• Piotr Marczyński

V4’s Geopolitical Solidarity and its Limitations

By Piotr Marczyński


On the 19th of August, the presidents of Poland, Hungary, Slovakia, and the Czech Republic issued a joint statement supporting “the right of the people of Belarus to free, fair and democratic presidential elections”. Moreover, the heads of state expressed their commitment to the political solution to the crisis, calling upon the European Council to facilitate dialogue between Belarusian authorities and protestors. The last point of the statement might be, however, the most relevant, as it showcased a political will to produce a joint Visegrád Four (V4) statement. Namely, it “calls on any foreign actors to refrain from actions that would undermine Belarus’ independence and sovereignty”. Under the pretence of endorsing Belarus’ right to self-govern, V4 is sending a clear signal to Russia to back off.

This declaration exposes the underlying suspicion over the Russian presence in the region which served as the bedrock for the creation of V4. The history of the organization dates back to February 1991 when the leaders of Poland, Hungary, and Czechoslovakia (partitioned in 1993) gathered in the Visegrad Castle in Hungary. The main goals of the Visegrad Group were “the elimination of the remnants of the Communist bloc in the region” and supporting each other on the path towards European integration. It is worth remembering that at the time of drafting the resolution, the Soviet military was still present in the region. From the onset, the Visegrad Group was held together by the shared geopolitical vision of a shift towards the West.

Nowadays, the sense of purpose of V4 is certainly not as profound as it was in the 90s, simply because the organization fulfilled the main tasks it was founded to achieve. All member countries managed to join NATO in 1999 (except for Slovakia who joined in 2004) and the EU in 2004, hence finalizing the process of integration into Western security structures. The only remaining rationale for the organization’s existence is the continuous need to create a powerful voting bloc within the EU and the shared wariness of Russian presence in the region. Since the coherence (or lack thereof) of this voting bloc will be discussed henceforth, I will continue with the perception of the Russian threat as a political force, as this is more relevant in the Belarussian case.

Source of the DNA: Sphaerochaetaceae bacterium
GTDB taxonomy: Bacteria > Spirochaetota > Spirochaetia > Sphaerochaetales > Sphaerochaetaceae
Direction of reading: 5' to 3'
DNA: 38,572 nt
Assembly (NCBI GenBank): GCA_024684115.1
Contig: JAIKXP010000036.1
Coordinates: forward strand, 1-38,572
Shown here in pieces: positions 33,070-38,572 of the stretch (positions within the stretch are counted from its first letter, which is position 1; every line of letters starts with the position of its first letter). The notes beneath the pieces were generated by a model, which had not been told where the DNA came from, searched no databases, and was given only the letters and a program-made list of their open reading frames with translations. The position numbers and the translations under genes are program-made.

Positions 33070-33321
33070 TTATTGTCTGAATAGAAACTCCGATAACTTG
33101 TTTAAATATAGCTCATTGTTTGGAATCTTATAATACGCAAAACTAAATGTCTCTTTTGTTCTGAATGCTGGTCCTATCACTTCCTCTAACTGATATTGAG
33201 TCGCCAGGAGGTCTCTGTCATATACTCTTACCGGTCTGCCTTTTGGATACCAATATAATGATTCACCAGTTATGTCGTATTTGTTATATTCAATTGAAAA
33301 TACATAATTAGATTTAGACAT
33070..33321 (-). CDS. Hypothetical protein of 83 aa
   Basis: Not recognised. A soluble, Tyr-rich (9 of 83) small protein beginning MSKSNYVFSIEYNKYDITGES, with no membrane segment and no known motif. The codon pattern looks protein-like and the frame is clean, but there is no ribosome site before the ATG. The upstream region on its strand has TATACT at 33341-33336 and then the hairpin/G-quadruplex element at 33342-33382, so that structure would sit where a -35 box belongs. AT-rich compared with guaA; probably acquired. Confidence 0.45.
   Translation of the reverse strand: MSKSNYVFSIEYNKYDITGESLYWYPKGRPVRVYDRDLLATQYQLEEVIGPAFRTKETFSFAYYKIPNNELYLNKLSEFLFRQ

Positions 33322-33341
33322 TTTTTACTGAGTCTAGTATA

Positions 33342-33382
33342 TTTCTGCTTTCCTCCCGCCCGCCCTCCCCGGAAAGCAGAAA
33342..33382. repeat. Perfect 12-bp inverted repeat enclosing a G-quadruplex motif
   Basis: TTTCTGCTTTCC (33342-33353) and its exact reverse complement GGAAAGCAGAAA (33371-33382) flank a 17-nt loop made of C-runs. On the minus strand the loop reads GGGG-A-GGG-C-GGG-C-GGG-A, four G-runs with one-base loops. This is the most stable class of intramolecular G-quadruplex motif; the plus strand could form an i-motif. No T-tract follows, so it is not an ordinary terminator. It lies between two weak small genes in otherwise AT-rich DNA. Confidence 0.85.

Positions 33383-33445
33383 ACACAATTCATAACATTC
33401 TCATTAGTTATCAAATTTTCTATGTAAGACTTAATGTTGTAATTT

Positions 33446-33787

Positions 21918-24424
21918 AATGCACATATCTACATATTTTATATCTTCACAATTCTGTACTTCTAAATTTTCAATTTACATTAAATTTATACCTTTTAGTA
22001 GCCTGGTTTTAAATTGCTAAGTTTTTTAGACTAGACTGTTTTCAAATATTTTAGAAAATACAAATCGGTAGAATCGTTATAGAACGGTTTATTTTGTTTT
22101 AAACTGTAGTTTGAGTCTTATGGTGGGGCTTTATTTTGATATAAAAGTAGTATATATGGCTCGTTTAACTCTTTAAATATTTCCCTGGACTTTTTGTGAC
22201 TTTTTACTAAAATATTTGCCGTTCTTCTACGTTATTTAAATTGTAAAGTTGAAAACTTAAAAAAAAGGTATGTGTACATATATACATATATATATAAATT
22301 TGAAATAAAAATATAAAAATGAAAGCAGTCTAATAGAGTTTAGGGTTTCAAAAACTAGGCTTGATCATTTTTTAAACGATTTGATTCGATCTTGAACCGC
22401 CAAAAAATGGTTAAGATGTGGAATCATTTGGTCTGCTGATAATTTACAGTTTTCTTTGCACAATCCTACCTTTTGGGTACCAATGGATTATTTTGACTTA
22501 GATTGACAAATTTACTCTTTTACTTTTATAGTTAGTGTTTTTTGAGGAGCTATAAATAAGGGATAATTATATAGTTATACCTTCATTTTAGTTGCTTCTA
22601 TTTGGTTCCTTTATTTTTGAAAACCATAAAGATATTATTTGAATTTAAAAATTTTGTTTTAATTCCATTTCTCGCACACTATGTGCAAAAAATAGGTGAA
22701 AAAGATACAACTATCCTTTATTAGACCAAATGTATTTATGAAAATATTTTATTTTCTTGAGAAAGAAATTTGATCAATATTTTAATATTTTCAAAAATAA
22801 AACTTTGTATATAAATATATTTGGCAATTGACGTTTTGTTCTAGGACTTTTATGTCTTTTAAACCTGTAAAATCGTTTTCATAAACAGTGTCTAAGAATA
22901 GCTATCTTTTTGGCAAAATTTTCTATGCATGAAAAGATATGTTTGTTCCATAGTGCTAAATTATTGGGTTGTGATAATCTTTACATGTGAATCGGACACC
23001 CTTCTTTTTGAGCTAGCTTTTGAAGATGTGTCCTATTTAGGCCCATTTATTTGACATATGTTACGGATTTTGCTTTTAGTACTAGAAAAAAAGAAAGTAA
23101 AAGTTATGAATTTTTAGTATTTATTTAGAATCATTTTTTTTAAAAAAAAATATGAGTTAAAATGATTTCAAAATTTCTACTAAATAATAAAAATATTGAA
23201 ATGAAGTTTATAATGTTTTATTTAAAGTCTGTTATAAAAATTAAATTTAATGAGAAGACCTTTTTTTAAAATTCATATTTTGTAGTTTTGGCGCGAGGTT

While the joint statement manifests the shared fear over expanding Russian influence, the following diplomatic showdown demonstrates the difference of opinion amongst members over the appropriate reaction to it. The controversy began with the PM of Poland, Mateusz Morawiecki, unilaterally inviting Belarussian opposition leader Svetlana Tikhanovskaya to participate in the V4 summit. The Prime Minister of the Czech Republic, Andrej Babis, criticized the idea for contradicting the official EU policy towards Belarus. Unable to invite Tikhanovskaya to the summit, Morawiecki hosted the opposition leader in Warsaw. During her stay, PM Morawiecki offered to donate a villa located in Warsaw’s Praga district to house Belarussian dissident organizations.

This diplomatic incident demonstrates the disagreement over how to handle protests in Belarus. Poland is willing to inflate its clout in the region by offering decisive support to the Belarusian opposition movement. On the other hand, the Czech Republic, with the covert support of Slovakia, wants to channel its support through EU policy instruments to avoid provoking Russia. Here the discussion about protest resolution overlaps with the disagreement over policy goals, with Poland - bordering Russia- opting for a more confrontational foreign policy approach than the rest of the V4.

Although the common perception of the looming Russian threat can still mobilise the coordinated political response of the V4, as shown by the joint statement on the matter, the area of understanding has its limitations. The general agreement in terms of geopolitical outlook leaves a lot of room for foreign policy disagreements.

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